The answer to discord is unity

19 November 2015

The answer to discord is unity

Foto: SP

'We won’t allow ourselves to be driven apart. Dutch citizens, men and woman, Muslims and non-Muslims, have shown over the last few days: our answer to division is unity. The cowardice of terror will never defeat the resilience of a free society.’ So said SP leader Emile Roemer during Thursday’s debate on the attacks in Paris. Below you can read the text of Roemer’s speech.

Last Friday Europe was struck in the heart. ISIS executioners hit the Parisians in the most frequented place, in the heart of everyday life, the life of freedom, the world in which we think ourselves safe. This attack struck in Paris, but hit the entire world.

Days before the attacks in Paris, the ISIS bombs exploded in Beirut. Forty-three people fell dead. At the end of October, 224 people died in Sinai after a bomb brought down their aircraft.

Paris mourns, Beirut mourns, and we mourn with them. Our thoughts go out to all victims of the terror and all those close to them that they left behind.

These attacks make some people fearful, because the terror is coming ever closer. And people expect politicians to react, that we will do everything we can to guarantee their safety. That we will introduce stricter border controls if the threat compels us to do so. That we will invest in the police and the security services if these professionals tell us that this is needed. And that we in any event don’t cut spending on security, as the government says that it plans to.

We can, and therefore we must do more to improve our security and resilience.

Perpetrators of attacks are often known to the security services. Cooperation between these services in Europe is invariably inadequate. Is the Prime Minister prepared to exert political pressure to improve this cooperation?

We know what we can do to tackle radicalisation, but resources are insufficient. Our police officers are the eyes and ears of society, but in many neighbourhoods understaffing means that radicalisation isn’t seen and extremism isn’t heard. When will the government at last unequivocally provide sufficient means for the police and for the courts?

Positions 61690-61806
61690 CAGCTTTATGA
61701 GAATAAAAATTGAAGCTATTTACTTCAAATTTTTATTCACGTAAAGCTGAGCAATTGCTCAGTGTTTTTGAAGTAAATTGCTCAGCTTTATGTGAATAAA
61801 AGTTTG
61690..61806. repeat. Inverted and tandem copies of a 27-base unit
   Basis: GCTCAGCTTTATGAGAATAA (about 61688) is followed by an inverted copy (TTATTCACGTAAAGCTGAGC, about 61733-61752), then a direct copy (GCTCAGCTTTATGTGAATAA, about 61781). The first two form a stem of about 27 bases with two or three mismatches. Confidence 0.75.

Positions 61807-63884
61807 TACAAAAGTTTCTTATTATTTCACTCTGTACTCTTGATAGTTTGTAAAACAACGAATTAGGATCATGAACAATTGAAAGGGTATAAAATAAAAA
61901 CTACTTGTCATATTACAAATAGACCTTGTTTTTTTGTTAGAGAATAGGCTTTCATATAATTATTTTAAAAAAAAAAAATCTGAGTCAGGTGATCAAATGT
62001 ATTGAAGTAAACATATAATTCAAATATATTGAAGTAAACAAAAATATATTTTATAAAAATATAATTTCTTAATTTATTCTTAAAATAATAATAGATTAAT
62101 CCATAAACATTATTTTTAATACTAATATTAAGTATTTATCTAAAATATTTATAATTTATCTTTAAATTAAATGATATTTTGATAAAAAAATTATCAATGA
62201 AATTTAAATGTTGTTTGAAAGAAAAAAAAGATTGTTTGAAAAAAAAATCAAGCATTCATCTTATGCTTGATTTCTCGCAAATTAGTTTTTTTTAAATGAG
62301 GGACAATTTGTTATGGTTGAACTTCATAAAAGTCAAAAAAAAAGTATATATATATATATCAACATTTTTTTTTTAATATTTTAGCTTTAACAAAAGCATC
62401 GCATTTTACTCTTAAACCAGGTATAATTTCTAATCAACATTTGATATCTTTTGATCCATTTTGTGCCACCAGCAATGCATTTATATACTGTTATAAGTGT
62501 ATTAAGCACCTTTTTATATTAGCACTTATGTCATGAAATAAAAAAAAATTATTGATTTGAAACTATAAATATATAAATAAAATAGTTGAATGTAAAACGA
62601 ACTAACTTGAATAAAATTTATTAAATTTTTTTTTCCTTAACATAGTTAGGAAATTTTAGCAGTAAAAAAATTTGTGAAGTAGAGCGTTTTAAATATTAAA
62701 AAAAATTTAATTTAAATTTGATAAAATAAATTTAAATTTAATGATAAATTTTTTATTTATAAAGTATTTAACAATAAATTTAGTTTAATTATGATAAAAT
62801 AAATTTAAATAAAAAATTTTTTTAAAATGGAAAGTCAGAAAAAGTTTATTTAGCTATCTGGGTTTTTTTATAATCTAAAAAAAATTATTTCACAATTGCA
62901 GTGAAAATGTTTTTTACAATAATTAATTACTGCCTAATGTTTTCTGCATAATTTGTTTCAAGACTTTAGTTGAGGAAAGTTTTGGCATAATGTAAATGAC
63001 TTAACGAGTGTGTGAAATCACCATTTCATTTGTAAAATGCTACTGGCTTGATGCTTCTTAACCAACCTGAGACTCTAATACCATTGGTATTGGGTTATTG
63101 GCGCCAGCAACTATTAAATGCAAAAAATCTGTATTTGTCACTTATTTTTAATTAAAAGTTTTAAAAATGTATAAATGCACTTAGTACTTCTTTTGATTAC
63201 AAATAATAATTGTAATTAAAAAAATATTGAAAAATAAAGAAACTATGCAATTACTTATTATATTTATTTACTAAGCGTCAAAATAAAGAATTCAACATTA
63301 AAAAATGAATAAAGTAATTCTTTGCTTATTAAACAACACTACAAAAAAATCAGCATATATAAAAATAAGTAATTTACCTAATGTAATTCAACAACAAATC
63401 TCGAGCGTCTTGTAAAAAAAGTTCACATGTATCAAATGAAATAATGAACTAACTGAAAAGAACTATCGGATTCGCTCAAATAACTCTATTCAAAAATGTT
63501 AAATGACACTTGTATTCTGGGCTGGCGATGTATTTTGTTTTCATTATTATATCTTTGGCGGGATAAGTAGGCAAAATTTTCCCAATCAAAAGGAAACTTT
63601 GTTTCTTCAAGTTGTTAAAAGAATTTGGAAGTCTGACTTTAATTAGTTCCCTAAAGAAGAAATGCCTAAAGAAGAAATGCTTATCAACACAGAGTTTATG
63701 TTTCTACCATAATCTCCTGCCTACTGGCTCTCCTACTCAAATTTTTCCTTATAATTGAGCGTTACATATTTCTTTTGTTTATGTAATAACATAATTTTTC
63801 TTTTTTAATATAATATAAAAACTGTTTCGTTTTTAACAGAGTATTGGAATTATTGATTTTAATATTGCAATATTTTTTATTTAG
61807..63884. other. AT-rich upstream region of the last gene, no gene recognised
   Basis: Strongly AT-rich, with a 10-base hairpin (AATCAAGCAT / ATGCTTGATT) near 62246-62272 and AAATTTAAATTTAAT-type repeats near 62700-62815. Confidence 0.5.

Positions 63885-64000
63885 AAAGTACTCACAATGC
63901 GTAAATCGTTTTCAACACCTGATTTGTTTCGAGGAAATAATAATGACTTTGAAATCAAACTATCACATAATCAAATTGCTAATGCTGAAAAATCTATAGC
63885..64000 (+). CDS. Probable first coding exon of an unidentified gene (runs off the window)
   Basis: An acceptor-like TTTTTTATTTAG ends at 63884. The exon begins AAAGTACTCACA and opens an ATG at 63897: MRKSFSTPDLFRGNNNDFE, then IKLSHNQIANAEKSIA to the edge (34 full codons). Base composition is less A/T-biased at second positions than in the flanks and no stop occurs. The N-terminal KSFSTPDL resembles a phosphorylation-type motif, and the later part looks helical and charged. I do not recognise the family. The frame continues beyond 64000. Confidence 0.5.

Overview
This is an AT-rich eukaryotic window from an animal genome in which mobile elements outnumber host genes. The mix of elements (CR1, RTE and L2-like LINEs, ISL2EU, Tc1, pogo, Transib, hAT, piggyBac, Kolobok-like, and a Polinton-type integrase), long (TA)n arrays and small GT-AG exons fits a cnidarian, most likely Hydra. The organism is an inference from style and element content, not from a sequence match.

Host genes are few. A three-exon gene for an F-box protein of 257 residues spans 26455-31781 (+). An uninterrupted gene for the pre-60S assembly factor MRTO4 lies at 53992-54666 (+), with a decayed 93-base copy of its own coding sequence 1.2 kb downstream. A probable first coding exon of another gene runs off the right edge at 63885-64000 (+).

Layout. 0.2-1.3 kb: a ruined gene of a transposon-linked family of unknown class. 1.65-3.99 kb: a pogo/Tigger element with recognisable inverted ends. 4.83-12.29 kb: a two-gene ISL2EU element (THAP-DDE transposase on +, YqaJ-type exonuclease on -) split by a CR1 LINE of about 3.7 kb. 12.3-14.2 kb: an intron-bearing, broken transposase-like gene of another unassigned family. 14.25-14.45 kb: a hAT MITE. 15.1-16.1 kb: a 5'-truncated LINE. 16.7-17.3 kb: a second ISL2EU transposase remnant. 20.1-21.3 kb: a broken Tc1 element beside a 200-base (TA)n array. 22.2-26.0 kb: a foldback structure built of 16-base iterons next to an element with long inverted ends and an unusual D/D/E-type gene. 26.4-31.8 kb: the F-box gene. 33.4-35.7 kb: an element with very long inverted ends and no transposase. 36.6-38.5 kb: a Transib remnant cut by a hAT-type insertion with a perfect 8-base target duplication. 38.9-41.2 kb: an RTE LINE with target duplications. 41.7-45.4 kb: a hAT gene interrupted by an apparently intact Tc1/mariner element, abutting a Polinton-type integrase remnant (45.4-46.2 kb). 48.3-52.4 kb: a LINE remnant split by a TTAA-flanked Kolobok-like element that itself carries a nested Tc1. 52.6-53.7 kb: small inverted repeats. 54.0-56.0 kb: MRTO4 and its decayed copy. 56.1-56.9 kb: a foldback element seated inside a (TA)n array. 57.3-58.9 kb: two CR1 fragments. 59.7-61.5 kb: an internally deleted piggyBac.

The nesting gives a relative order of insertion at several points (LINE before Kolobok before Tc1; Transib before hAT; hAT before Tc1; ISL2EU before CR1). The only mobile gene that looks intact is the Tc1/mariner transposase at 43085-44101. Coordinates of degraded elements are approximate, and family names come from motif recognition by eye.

One of the breeding grounds of terror can be found in the neighbourhoods which have evolved into parallel societies, where segregation instead of integration has become policy, often with unequal opportunities, poverty and discrimination and exclusion as a result. This can be seen in the suburbs of Paris, but segregation is also visible in our country. Why isn’t the government doing anything to counter it?

Teachers, youth workers, police officers and local sports coaches want to do more, but as things stand are receiving insufficient guidance in recognising and dealing with radicalisation. Is the Prime Minister prepared to acknowledge this and come up right away with proposals to improve it?

In the debate after the horrible murders at Charlie Hebdo and a Jewish supermarket I recounted the story of Abdul, the nineteen year old from Maastricht, an ordinary young lad seized by the ideology of hate of ISIS. He blew himself up in Baghdad, taking more than twenty people with him into death.

That is what radicalisation does.It makes young people into murder machines. And I see it as our task to seek to know how that can happen, how to get hold of it in time and how to prevent it.

The SP asked the government some time ago to list what it knows about the network of Jihadists, and to tell us which Salafist organisations may be involved in our country in clandestine preaching and in the organisation of violence. I repeat my question to the minister: is he prepared to establish a list of this sort of organisation and to make it public.

You cannot look at the rise of ISIS without looking at the conditions under which these extremists have seized their opportunity.

At how the illegal war in Iraq promoted extremism and the birth of ISIS; at how for years minorities in Iraq have been excluded and discriminated against by the country’s government. At the chaos created in Libya. Fifteen years of military interventions with no positive solutions have proved counterproductive.

ISIS must be tackled. But the SP doubts whether raining bombs on to ISIS-controlled areas will reduce the chance of attacks in Europe. Logic fears the opposite. A financial blockade would, on the other hand, undermine ISIS’ ability to strike and reduce its support amongst the population. ISIS earns millions of euros from the sale of oil smuggled by others via Turkey. And why aren’t arms exports to this region dealt with? Currently the US is once again selling $1.3 billion in weaponry to Saudi Arabia.

Rich Arabs from Saudi Arabia, Qatar, the United Arab Emirates and Kuwait continue to transfer huge sums of money to the extremists. This is the oxygen which keeps the terrorists going. As long as we don’t sever that, we’ll never stop this.

Many people, from all denominations, have expressed their views over the last few days. And in amongst all the bad news that’s a message which offers hope.

We won’t allow ourselves to be driven apart. Dutch citizens, men and women, Muslims and non-Muslims have shown over the last few days: our answer to division is unity.

I’ll conclude with an appeal to be alert, to prevent the breakdown of our society. The cowardice of terror will never defeat the resilience of a free society.

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